I help governments, non-profits and commercial brands track coordinated deceptive online behaviour, so that the information space remains an authentic reflection of public opinion.
Clients past and present include Crimson Hexagon (now Brandwatch), Nisos Inc, and The Global Disinformation Index.
In addition, I’m an EPSRC-funded PhD candidate in computational social science at the University of Bath. In my academic research, I aim to understand what drives tribalism in online political behaviour. I use an approach that blends data science with psychology. Understanding the latter is critical for predicting how people respond to disinformation.
My background is in global communications. I’ve worked in marketing for a London-based fintech startup, as a journalist in Istanbul, and in public relations in Doha, Qatar. I’ve also worked in nation branding, helping countries and cities manage their global reputations.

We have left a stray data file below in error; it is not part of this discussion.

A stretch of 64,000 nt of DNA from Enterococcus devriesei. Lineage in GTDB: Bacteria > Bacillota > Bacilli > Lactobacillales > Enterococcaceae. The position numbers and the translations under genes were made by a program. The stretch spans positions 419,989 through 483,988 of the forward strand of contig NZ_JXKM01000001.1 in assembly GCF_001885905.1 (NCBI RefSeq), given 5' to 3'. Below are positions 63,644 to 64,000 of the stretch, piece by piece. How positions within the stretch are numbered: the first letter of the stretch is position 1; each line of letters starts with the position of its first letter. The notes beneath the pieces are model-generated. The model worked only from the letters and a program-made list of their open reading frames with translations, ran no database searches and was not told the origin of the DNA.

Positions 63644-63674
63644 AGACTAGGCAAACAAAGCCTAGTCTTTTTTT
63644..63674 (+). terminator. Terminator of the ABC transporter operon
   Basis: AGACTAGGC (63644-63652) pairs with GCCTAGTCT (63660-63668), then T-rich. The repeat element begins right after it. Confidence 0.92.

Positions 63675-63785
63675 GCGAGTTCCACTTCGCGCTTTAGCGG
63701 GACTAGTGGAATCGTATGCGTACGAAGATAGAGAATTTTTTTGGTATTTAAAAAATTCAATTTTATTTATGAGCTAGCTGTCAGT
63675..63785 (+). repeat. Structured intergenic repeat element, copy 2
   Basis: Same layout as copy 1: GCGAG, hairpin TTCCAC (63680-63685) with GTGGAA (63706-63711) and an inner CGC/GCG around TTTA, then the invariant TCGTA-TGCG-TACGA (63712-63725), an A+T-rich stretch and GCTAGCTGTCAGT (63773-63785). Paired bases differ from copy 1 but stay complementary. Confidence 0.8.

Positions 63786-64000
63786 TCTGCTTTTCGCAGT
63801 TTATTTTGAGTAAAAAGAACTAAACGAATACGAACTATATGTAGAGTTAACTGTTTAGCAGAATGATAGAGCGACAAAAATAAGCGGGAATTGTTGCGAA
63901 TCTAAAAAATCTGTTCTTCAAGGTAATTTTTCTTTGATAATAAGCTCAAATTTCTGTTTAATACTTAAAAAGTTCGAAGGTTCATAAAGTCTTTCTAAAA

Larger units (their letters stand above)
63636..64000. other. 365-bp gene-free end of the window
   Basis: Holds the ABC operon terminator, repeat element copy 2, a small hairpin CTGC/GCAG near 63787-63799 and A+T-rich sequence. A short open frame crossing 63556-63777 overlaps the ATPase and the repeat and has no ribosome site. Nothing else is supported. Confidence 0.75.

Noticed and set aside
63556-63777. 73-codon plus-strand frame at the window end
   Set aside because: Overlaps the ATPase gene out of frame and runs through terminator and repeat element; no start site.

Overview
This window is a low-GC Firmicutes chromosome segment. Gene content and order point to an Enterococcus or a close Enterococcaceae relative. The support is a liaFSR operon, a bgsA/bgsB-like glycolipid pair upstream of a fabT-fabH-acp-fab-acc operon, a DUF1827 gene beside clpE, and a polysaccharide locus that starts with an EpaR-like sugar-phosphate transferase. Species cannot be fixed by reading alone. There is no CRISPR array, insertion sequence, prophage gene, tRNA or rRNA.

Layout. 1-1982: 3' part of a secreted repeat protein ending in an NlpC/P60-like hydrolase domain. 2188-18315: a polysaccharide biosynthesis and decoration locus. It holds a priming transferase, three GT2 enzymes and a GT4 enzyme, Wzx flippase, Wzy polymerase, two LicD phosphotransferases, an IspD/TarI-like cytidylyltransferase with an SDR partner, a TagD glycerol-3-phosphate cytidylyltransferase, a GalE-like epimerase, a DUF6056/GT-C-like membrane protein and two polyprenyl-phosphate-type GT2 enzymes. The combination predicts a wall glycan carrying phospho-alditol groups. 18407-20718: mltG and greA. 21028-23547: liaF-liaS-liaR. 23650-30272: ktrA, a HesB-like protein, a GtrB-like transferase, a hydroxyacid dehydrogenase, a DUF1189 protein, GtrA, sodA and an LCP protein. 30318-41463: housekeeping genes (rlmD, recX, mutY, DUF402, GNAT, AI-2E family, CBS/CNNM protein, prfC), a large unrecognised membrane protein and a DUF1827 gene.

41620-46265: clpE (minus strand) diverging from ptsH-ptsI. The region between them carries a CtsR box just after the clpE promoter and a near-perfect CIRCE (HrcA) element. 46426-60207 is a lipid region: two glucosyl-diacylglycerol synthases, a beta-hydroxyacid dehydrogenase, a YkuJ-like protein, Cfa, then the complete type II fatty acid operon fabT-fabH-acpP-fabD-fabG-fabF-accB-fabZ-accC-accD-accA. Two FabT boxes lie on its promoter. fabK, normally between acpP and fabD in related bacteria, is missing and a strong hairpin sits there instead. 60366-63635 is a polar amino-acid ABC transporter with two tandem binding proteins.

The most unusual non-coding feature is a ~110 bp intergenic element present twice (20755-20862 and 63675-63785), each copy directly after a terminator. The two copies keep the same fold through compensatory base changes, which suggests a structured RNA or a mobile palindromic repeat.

I lived in China and studied Mandarin for almost four years, including a memorable year on the North Korean border. I’ve travelled widely ever since.
I’m intrigued by the ethical concerns around big tech, especially where it affects politics. Online disinformation is just one area where algorithms are being leveraged to tap into our human biases and magnify them onto a global scale. This affects almost every walk of life, including our political landscape.
In my free time, I enjoy lifting weights, reading, keeping up my Mandarin, attending tech meetups, or playing an occasional game of Werewolf.